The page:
While there are strong arguments for improving CMMC, failure is not an option.  Also, the DoD and the CMMC Accreditation Body (AB) will tell you that continuously improving CMMC is the plan.  So while there are reasoned arguments that CMMC is less than perfect and its rollout is challenging, the calls to eliminate or delay CMMC are unacceptable.  To date, there are no other viable options for CMMC.

Reason 2: CMMC Implementation Timing Risk

For the sake of argument, let us assume that I (and the DoD) am right that CMMC is going to happen. And, lets further assume that CMMC will be rolled out as planned with the renewal of defense contracts in 2021.  If this is the case, the new defense market will select winners and losers by a contractor’s ability to demonstrate they can protect secrets via CMMC Certification. The CMMC Accreditation Body (AB) defines ten steps to CMMC certification.  The AB also states companies should plan at least six months to complete the certification steps. However, this assumes that the company is already compliant with the existing cybersecurity requirements under DFARS 252.204-7012, specifically NIST SP 800-171.  If a company is not compliant with the current DFARS requirements, then CMMC compliance could be much longer than the AB’s six-month estimate. 

If a company is not compliant with the existing DFARS requirements, then CMMC compliance could be much longer than the AB’s six-month estimate.

Do you see the problem yet?  Earlier, I pointed out that according to audit data, only one percent of defense contractors were compliant with the existing DFARS requirements.  Many of the cybersecurity compliance gaps will take contractors months to fix.  Take the CMMC practices that require the implementation of a process.  Often processes require hiring qualified people.  That alone could take months, especially for cybersecurity professionals who are in short supply.  Companies that have not completed a CMMC or NIST SP 800-171 self-assessment would not know if they are six months or a year from reaching CMMC compliance. Also, the requirement that subcontractors also need to be CMMC certified could extend the certification time for prime contractors.  You don’t have to be a PMP to realize there are too many unknown variables that could extend the CMMC compliance timeline well beyond six months.  Companies who are late to understand this risk could end up easy prey to their competition

The Proactive and the Reactive

It is our experience that compliance initiatives divide companies into Proactive (companies quick to respond) and Reactive (companies who wait to respond).  While many initiatives can favor or at least not penalize the Reactive too much, CMMC is different.

CMMC will have more substantial penalties for the Reactive contractors because the time it will take to be compliant is likely longer than expected. Also, CMMC has hard deadlines since the contracts will require it, and the DoD does not have room to compromise or delay CMMC implementation.  Further, because CMMC compliance is independently validated to ensure there are no exceptions to the standard, contractors will not have any wiggle room to short cut compliance.  However, the DoD has wiggle room, Proactive competitors.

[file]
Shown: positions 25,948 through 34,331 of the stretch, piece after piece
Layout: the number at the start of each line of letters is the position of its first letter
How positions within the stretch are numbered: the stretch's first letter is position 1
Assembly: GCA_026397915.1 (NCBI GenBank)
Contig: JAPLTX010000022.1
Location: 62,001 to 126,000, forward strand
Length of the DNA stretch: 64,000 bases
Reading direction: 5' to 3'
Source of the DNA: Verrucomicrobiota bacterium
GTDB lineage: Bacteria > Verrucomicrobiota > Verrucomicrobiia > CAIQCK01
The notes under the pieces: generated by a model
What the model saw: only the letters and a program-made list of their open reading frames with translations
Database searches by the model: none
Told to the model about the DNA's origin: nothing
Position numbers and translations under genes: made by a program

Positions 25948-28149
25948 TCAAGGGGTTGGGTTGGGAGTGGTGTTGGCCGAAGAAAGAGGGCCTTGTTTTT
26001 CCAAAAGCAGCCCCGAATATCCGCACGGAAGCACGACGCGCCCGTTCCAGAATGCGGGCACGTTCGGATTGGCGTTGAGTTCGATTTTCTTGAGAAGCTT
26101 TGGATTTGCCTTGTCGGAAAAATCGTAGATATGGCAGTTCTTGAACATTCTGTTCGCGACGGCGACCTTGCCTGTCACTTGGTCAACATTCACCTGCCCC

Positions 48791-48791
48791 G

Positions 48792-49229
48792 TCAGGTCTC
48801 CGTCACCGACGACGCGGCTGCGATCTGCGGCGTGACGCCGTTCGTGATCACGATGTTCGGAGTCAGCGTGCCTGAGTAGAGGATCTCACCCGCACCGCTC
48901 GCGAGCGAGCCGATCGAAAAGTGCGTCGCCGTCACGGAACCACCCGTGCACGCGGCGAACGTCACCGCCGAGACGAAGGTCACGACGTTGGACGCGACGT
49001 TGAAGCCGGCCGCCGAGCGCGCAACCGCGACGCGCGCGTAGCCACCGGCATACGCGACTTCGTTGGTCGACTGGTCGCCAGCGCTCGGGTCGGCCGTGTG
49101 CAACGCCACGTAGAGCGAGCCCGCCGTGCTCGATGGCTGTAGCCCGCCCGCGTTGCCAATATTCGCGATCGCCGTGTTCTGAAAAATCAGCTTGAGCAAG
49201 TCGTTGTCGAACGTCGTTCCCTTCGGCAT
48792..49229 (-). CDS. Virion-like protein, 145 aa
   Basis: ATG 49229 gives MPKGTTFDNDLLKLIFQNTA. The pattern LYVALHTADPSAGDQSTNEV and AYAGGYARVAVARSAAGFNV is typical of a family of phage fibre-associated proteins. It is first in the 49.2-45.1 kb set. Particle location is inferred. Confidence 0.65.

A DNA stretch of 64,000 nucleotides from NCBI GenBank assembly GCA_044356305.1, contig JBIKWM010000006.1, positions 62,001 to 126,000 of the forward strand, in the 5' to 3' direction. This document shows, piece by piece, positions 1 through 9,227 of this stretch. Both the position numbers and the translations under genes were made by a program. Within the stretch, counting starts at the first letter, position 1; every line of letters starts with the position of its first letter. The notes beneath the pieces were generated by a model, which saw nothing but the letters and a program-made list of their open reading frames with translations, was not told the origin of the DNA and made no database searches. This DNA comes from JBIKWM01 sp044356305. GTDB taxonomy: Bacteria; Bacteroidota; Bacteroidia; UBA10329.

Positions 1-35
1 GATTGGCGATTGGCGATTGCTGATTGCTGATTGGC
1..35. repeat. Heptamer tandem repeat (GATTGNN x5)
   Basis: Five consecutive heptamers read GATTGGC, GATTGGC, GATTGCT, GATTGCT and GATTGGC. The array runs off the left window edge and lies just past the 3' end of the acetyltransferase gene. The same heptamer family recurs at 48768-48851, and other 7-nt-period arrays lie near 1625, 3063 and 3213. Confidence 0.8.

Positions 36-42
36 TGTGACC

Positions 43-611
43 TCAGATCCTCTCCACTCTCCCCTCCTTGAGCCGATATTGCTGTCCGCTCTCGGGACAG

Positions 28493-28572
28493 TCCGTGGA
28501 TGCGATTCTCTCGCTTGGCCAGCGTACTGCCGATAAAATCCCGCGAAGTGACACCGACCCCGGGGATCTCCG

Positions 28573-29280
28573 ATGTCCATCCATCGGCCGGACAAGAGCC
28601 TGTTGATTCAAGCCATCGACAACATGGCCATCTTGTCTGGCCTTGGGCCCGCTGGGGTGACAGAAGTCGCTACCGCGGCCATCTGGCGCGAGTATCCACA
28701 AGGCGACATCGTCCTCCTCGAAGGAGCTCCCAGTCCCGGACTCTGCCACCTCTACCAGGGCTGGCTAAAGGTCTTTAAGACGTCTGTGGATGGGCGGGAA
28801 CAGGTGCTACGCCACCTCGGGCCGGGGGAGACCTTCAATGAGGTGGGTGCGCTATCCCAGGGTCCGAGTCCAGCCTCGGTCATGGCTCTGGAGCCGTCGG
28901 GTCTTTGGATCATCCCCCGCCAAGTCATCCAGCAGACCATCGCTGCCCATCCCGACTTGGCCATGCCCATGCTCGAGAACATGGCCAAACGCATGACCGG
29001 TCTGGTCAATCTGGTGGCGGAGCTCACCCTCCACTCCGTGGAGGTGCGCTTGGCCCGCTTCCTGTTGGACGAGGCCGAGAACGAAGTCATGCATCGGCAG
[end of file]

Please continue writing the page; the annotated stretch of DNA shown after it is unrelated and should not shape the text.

Reason 3: Security as a Competitive Strategy

CMMC could not only lead to distinct winners and losers among those competing for defense contracts but could lead to a reshuffling of the defense market, with a distinct advantage to the companies that value cybersecurity.  With CMMC, the early adopters will enjoy a significant advantage over its lagging competitors.

The CMMC certification advantage could extend to acquisition opportunities for certified companies.  Consider contractors that realize too late they cannot become CMMC certified in time to win a contract.  These companies would be motivated to salvage some value for their operations by selling to a CMMC certified company.

Additionally, limited cybersecurity talent helps to create market conditions where Proactive companies can use their security talent to build scalable cybersecurity to facilitate the acquisition of defense projects from competitors. This size of a company would be secondary to its ability to scale its cybersecurity for new projects. These Proactive cyber security-savvy competitors and MSPs could leverage CMMC to bend the defense market in their favor.

Security is not going away; it is growing.  All indications are that other areas of government will adopt a CMMC like cybersecurity model for its agencies.  The broader adoption of the CMMC model multiplies competitive advantage for early adopters in their respective markets.

CMMC is poised to be a seismic event, changing the competitive landscapes for the markets requiring it.  Like most seismic market changes, it has the potential to divide the market into the Quick and the Dead.